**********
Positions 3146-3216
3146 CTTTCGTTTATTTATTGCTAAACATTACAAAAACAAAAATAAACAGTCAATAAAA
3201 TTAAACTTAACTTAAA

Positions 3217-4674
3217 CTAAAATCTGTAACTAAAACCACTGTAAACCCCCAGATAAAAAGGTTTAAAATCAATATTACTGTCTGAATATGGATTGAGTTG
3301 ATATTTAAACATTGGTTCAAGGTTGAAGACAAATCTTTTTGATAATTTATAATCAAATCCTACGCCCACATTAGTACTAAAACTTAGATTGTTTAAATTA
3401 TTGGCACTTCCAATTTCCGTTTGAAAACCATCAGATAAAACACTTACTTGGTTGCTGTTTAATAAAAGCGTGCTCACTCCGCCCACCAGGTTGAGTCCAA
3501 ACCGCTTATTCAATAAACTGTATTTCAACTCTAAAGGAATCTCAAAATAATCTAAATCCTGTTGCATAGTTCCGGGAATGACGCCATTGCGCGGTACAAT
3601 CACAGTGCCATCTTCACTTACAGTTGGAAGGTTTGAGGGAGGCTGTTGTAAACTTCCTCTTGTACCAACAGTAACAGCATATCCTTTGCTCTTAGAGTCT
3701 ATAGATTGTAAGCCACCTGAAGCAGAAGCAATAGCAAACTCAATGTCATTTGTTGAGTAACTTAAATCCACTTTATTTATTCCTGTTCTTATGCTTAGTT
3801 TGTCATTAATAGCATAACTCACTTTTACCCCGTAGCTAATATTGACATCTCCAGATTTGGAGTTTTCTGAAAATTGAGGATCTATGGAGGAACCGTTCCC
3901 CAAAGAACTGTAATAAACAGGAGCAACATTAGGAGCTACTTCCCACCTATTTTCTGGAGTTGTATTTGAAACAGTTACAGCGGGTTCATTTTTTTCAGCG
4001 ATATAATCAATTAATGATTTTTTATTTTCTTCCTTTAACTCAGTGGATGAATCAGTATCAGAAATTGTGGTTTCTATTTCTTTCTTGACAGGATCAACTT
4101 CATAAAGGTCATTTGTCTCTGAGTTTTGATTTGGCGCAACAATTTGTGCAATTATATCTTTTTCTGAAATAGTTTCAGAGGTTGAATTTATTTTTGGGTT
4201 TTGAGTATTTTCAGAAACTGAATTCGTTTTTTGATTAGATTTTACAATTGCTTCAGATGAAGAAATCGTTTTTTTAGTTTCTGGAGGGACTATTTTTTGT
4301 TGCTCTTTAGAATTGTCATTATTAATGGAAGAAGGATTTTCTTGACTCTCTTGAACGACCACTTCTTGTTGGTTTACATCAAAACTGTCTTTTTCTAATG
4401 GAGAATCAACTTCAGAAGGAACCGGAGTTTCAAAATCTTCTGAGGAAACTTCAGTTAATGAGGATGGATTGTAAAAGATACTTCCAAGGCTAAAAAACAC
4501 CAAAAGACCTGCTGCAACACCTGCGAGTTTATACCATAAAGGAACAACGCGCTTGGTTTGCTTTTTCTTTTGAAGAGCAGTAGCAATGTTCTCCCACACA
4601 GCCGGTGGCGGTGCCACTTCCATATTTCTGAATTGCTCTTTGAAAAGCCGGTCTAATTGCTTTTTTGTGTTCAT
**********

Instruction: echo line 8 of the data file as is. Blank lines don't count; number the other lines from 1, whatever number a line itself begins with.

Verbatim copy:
3501 ACCGCTTATTCAATAAACTGTATTTCAACTCTAAAGGAATCTCAAAATAATCTAAATCCTGTTGCATAGTTCCGGGAATGACGCCATTGCGCGGTACAAT